At just after 2PM, two IDF soldiers were moderately wounded and one soldier was lightly wounded from a rocket that exploded in the Eshkol Regional Council. The two soldiers were evacuated to Soroka Hospital in Beer Sheva for treatment. Notification was given to their families.
Posts Tagged ‘IDF soldiers’
TAZPIT NEWS AGENCY–A short while ago, a mortar shell hit an IDF post in the Golan Heights adjacent to the Israel- Syria border, as part of the internal conflict inside Syria. No damage or injuries have been reported.
In response, IDF soldiers fired warning shots towards Syrian areas.
The IDF has filed a complaint through the UN forces operating in the area, stating that fire emanating from Syria into Israel will not be tolerated and shall be responded to with severity.
Two of the four IDF soldiers injured in Saturday evening’s attack are currently being treated in Soroka hospital in Be’er Sheva. The two less seriously injured soldiers are being treated at Barzilai Hospital in Ashkelon. They arrived at the hospital at 6 PM.
Dr. Miki Sharaf, head of Soroka Hospital reports that one of the soldiers is in very serious condition, two are in serious condition, and one is lightly inured.
The very seriously injured soldier has head injuries, as well as serious injuries to his eyes. He is undergoing operations that are expected to last through the night. They are currently trying to stabilize him.
One of the seriously injured soldier also has injuries to his eyes and shoulder. Both were injured by shrapnel from the strike.
It’s suspected that their jeep was hit by a Kornet anti-tank missile.
For inclusion in your prayers, the name of one of the injured soldiers is Yehuda Parsi Ben Chana.
In this post and others I have uploaded, you can see IDF soldiers visiting the Temple Mount.
Forget for a moment its sacred status for Jews. It is an historical and cultural site of supreme importance. Americans go to Washington to see the Monument in the Mall, Frenchmen look up at the Eiffel Tower and the Tomb of the Unknow Soldier, etc.
So, is the Waqf upset that IDF soldiers in uniform enter the Temple Mount or that they are Jewish or represent the army of the state of Israel?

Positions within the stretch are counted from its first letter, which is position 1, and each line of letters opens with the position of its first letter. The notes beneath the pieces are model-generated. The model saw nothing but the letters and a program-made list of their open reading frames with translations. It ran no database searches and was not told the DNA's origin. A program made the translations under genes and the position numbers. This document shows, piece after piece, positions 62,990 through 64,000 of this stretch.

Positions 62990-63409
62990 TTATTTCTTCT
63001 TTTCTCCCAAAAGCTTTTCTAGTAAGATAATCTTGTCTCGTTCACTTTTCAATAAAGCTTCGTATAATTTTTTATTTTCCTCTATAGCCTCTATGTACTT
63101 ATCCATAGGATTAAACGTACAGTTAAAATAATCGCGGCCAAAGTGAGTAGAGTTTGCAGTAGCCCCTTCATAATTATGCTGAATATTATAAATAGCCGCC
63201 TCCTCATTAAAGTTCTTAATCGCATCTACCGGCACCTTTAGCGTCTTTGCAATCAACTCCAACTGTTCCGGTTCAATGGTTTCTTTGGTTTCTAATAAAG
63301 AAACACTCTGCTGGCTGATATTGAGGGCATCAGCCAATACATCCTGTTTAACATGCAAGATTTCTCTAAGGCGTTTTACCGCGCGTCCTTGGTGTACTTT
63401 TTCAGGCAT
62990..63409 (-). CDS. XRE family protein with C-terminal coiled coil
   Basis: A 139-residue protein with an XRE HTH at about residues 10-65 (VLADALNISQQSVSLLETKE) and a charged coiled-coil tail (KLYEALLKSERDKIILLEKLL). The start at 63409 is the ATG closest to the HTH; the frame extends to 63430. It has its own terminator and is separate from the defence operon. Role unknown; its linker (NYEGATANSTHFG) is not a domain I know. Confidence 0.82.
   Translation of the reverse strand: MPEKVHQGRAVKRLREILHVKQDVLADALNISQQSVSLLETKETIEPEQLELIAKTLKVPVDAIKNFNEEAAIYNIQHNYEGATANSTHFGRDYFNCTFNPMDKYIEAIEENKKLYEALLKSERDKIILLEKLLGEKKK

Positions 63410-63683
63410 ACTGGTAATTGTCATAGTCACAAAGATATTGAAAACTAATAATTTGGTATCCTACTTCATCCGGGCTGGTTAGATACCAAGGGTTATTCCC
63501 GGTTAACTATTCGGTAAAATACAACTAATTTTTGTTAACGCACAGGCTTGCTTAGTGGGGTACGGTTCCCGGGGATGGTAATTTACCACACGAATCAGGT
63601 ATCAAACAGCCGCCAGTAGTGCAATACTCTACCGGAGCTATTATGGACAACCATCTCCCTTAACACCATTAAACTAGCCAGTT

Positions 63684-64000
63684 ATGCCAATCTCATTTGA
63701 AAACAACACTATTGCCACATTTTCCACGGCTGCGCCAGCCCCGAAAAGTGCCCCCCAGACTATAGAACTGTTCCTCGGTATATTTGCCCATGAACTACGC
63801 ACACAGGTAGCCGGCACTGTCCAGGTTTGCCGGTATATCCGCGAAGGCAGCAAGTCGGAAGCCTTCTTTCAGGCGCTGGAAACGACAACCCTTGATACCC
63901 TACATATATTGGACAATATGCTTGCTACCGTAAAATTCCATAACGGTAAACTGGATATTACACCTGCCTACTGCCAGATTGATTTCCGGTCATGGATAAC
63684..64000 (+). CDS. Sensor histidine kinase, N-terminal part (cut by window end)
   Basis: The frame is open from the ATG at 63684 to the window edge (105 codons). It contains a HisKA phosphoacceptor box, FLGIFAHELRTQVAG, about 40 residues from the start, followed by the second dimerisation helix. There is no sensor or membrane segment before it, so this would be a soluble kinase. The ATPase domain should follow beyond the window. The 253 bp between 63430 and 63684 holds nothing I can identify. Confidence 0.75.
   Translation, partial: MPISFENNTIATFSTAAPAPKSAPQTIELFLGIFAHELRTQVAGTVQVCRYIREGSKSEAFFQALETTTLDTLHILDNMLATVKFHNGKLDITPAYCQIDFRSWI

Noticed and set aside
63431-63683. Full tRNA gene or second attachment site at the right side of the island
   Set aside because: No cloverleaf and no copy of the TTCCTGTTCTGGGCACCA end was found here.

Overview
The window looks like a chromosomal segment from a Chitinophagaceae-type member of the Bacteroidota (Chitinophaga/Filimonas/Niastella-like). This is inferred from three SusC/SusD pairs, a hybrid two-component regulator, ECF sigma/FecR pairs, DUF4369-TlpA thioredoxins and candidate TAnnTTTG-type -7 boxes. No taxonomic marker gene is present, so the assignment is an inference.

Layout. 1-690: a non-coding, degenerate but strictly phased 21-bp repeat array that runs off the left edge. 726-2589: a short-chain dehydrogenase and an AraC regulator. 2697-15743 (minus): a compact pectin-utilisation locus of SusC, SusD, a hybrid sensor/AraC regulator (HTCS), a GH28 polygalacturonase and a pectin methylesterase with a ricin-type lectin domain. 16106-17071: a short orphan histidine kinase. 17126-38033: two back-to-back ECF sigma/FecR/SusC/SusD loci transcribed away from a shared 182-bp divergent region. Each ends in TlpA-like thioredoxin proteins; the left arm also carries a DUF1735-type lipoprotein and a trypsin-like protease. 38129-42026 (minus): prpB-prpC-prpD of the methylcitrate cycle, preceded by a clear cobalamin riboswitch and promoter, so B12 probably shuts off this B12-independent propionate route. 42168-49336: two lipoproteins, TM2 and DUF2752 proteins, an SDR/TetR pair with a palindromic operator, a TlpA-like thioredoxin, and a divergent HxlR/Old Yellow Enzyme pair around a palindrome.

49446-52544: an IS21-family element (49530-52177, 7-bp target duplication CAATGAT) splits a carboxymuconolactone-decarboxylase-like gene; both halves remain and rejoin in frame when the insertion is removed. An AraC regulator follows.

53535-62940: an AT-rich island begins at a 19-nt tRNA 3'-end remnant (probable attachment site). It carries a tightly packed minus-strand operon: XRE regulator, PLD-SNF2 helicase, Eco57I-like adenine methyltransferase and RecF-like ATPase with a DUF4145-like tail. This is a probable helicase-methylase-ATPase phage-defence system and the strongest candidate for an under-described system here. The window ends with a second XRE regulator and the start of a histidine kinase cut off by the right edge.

Here’s a picture of Turkish soldiers on the Mount before World War I:
So, it must be the religion?
Visit My Right Word.
Here are U.S. soldiers and Afghan policemen conducting Operation Clean Sweep in Kandahar City in Afghanistan’s Kandahar province, Oct. 3, 2012.
It’s the only surefire method against a relentless army of terrorists who come in looking a whole lot like innocent civilians and end up blowing up people and things.
You have to stop every car, including this magnificent three-wheeler masquerading as some kind of exotic shrine. You have to question, you have to search, you have to examine papers. It’s a nasty chore, which victimizes the majority of the folks who do not make it a habit to blow up people and things.
There’s no other certain way to stop terrorists. It’s always civilian inconvenience on one side, versus civilian death and mayhem on the other side.
IDF soldiers have been doing it for decades, with increasing efficiency. The Arab civilians they search are rightfully angry. It’s no fun to be checked thoroughly by soldiers on the way to and from work, the supermarket, a soccer game, a night out with friends. But there’s no way to make it easier. Making it easier means someone will be killed on the other side. Not as a possibility, but as a certainty.
The U.S. soldiers are doing as good a job in Afghanistan, checking the irate civilians, as do the IDF soldiers. But there’s a huge difference on one count: come 2014, the Americans will go home, leaving the Afghanis to do the job.
It was amazing to watch Vice President Joe Biden actually saying that our soldiers will be ably replaced by the Afghani soldiers they trained. He said it without cracking one of those huge, toothy smiles he’d been flashing all night. He said it like it was a truth.